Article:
In my review
of Volume 3 I wrote: ‘Such is the unfailing engagement and artistry of this music and these musicians that I can’t wait to hear the other discs in the series.’ And, lo, here comes Volume 4, with another selection of intriguingly titled bon-bons
from this supremely talented twosome. Perhaps that’s a rather misleading description, for as appetising as these little pieces are they’re actually quite low in sugar. Indeed, it’s that very lack of sweetness that makes them so easy to consume in a single sitting. Schmitt’s teasing harmonies - resolution is just beyond one’s reach - keep one listening too.
From the crystalline, strutting rhythms of the military march and the sudden spatter of dissonance in the rondeau to the inward little waltz tune and good-natured gotesquerie the Humoresques
show Schmitt at his economical and evocative best. Happily there’s no grandstanding from the players, who treat these miniatures with the grace and affection they deserve. Rhythms are supple, dynamics are beautifully shaded and it’s all inked in the subtlest shades. The excellent recording - full and clear, if a little dry - is an added bonus.
Lied et scherzo
, originally written for double wind quintet, is remarkable for its ‘solo’ passages set against discreet utterances from the ‘orchestra’ as it were. It makes for a perky little dialogue, a strong sense of argument and counter-argument, which is always genial. It’s certainly not loquacious - that’s not Schmitt’s way - and this eleven-minute tête à tête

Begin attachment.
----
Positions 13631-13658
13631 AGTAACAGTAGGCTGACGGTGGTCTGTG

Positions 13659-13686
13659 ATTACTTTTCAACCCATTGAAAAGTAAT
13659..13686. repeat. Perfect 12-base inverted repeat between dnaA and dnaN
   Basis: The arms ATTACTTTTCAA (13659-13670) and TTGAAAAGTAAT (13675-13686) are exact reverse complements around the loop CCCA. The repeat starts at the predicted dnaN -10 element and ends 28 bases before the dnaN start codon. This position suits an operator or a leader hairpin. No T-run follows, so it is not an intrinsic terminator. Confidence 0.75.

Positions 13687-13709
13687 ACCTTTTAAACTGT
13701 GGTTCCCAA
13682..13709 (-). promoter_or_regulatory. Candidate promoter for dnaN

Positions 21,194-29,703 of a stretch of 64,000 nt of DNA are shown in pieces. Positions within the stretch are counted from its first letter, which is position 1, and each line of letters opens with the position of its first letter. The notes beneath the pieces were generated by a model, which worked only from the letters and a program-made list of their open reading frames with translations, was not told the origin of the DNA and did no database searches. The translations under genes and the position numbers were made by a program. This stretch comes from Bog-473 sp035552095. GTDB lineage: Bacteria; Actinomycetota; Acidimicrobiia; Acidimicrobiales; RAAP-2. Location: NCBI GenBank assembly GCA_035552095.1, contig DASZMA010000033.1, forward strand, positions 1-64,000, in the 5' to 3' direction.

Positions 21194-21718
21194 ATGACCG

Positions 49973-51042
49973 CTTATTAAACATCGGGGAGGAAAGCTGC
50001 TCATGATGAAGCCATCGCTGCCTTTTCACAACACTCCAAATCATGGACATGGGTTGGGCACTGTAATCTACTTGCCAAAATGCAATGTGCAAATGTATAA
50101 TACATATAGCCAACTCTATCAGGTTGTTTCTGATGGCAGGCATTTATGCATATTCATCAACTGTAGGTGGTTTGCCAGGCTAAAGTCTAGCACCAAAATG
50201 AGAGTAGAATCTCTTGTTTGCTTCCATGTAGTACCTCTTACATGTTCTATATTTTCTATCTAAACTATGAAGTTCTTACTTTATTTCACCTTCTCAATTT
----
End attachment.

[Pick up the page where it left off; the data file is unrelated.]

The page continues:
seems to pass in a flash. In the Trois pièces récréatives
, recorded here for the first time, rhythms are well sprung and the latent energy of this march and two dances is well controlled without stunting their shape and character. Indeed, there’s a poise and equilibrium to this music and music-making that’s a joy to hear.
If Schmitt seems a tad restrained at times - cerebral, even - then the wit and whimsy of Une semaine du petit elfe Ferme-l'oeil
(A Week in the Life of the Little Elf Shut-eye) will dispel such thoughts. These elfin tales, which morph into the child Hialmar’s dreams, bubble and effervesce in the most magical way; from the sparkle of La noce des souris
(The Nuptials of the Mice) to the eyelid-drooping portrait of Le cigogne lasse
(The Weary Stork) and beyond this music shows a level of invention that’s most impressive. Remarkably, the piece seems to combine the simple charm of Debussy’s kindergarten tunes with the adult quirkiness of Satie - and it does so in the most natural and seamless way.
The stork may be a-weary but there’s absolutely no sign of lassitude in Kasparov and Lutsyshyn’s playing, which is always alert to small changes of mood and manner. As with the very best duos these musicians sound as one. Just sample the lilting circularity of La ronde des lettres boiteuses
(The Round of the Lame Letters), in which their unanimity of purpose and execution is just astonishing. And for the most subtle of dynamic shifts La promenade a travers le tableau
(The Walk through the Painting) is hard to beat. As for the particoloured writing of the umbrella-turned-Chinese-bowl - Le parapluie chinois
- it’s superbly rendered by this duo, whose bursts of brio are always judiciously phrased and scaled.
Collectors who already have the first three instalments in the series should not hesitate to acquire this one, and those who have faltered thus far should waste no time and follow suit. There is much pleasure to be found here, not least in this engaging and characterful playing. Decent liner-notes and a fine recording add to the irresistible charm of this release.
Music of quality, stylishly played; surprisingly moreish, too.
See also review by Byzantion